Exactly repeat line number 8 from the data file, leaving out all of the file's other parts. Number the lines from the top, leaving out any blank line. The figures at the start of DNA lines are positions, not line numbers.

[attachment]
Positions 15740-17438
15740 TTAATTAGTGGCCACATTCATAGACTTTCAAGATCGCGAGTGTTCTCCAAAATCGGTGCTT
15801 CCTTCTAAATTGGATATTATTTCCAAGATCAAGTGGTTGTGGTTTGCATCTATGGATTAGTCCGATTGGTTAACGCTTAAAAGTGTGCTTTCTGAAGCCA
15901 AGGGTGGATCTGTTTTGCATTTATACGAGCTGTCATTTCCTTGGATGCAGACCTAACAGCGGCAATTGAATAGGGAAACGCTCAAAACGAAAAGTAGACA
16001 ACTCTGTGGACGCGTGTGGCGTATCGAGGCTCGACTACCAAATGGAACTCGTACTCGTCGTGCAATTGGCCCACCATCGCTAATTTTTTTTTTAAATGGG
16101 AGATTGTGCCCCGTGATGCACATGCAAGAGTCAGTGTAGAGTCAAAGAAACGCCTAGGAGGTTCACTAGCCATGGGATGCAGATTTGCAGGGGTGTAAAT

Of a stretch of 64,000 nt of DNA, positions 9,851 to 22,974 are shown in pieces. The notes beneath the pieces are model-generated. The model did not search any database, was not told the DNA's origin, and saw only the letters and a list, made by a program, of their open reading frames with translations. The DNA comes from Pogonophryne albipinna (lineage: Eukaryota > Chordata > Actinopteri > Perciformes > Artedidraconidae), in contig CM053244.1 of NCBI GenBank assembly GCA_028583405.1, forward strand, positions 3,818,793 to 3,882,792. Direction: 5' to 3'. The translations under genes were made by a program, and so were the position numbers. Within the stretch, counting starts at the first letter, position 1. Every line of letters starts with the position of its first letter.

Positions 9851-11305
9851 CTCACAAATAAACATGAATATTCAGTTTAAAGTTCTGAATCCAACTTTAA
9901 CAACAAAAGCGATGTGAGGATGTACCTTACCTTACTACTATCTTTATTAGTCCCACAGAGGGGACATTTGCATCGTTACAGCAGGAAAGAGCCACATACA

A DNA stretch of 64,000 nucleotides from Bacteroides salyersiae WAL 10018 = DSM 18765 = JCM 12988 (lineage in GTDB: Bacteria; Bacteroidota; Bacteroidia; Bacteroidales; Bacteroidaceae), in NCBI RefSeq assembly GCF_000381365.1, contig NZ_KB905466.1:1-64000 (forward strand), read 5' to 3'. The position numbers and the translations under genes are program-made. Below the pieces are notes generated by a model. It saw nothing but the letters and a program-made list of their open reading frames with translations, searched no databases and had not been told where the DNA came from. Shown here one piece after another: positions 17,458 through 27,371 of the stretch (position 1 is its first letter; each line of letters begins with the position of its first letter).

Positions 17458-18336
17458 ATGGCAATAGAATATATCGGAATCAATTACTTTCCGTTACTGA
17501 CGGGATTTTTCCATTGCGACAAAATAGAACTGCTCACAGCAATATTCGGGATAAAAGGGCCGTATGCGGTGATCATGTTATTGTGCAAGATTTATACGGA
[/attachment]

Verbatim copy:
Positions 9851-11305